At the age of fourteen the boy Newman found himself running a 240-acre farm near Enid, Okla. His father’s health had failed, the two older brothers had married and moved away. For two years he plowed, harvested, milked cows, and bossed a couple of farm hands. The things he remembers best from that period are a cavernous appetite, a healthy fatigue that made him fall asleep about the time his second shoe hit the floor, and an unquenchable curiosity about the source and persistence of Oklahoma winds.
The family moved on to Texas, a climate better suited to the elder Hoopingarner’s recurring asthma. Looking backward over their restless migrations, Hoopingarner says they worked through a new climate about every four years. Southern Texas was in the throes of a land boom, and the younger Hoopingarner, now sixteen, caught the fever from a land agent and passed it along to an elderly farmer from Kansas with such enthusiasm that he made a thousand-dollar sales commission.
Retiring from the field of active evangelism, the Rev. Mr. Hoopingarner took his brood to Austin, Texas, where Newman and his brother Dwight finished high school and entered the University of Texas.
IN THE university Newman displayed so much aptitude for psychology that even before he was graduated he was given a job on the university extension staff, carrying study courses to the farmers and farmers’ sons in rural Texas.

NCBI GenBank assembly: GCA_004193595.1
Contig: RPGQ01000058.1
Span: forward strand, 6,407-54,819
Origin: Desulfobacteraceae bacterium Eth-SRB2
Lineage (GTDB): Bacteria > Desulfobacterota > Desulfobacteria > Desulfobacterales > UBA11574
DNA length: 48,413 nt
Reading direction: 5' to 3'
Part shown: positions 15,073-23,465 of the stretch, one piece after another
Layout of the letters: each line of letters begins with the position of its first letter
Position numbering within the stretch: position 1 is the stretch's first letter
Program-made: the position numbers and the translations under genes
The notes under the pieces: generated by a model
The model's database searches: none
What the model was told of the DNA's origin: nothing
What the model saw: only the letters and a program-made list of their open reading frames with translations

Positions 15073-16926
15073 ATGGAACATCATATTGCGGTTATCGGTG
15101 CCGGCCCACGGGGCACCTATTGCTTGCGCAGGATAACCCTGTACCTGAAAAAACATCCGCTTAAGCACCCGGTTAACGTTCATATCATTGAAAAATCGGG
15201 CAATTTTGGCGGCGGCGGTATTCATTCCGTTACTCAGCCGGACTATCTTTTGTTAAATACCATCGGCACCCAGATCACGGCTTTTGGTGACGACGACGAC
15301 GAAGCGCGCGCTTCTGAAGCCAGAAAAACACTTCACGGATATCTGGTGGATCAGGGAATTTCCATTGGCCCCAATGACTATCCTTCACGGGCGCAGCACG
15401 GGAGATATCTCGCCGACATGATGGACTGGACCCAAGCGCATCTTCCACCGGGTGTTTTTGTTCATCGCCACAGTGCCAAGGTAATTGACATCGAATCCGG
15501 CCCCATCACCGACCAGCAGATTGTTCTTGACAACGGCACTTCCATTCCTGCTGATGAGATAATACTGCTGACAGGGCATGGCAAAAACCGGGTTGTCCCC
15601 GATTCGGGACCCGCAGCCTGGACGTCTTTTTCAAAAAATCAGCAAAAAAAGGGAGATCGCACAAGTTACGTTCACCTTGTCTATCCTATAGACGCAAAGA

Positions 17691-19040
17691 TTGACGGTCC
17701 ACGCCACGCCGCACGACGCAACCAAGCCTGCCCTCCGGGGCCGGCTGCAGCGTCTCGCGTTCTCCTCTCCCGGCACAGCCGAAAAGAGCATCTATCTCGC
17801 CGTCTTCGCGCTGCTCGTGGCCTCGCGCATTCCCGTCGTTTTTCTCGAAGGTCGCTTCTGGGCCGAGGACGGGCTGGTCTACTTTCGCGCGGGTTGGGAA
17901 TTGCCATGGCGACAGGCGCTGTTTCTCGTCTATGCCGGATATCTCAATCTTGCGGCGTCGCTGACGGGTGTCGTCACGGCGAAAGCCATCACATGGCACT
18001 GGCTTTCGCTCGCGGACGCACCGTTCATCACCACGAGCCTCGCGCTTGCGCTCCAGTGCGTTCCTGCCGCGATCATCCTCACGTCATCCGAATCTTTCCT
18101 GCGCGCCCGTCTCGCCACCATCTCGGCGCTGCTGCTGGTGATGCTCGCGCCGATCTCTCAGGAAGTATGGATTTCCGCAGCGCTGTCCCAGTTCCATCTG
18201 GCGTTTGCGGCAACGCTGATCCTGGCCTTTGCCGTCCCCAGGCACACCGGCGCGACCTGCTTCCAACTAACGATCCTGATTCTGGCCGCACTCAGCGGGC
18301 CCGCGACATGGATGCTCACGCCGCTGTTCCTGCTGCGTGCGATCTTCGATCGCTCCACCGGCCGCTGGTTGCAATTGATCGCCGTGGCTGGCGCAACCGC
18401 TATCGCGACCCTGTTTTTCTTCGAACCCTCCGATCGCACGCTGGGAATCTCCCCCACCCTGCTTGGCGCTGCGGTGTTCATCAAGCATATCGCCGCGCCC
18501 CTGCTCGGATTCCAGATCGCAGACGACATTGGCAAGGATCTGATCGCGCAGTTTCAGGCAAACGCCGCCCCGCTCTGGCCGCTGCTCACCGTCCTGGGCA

On the trail of more psychology, Newman went to Columbia University in 1917, then to Carnegie Tech in Pittsburgh a year later as a major research fellow in the Bureau of Salesmanship. It was in Pittsburgh, working with business executives, sales managers, and shop foremen that the broad field of human psychology narrowed to a study of personality in its relation to business success. The World War gave him an opportunity to put the theory to practical use. At a Georgia army camp he had charge of over 50,000 personnel assignments for the Ordnance Department.
After the war he worked for a time as a specialist in adjusting disabled soldiers to civilian life, and in 1922 New York University placed him in the School of Commerce as assistant professor of business psychology. Last year he was made a full professor.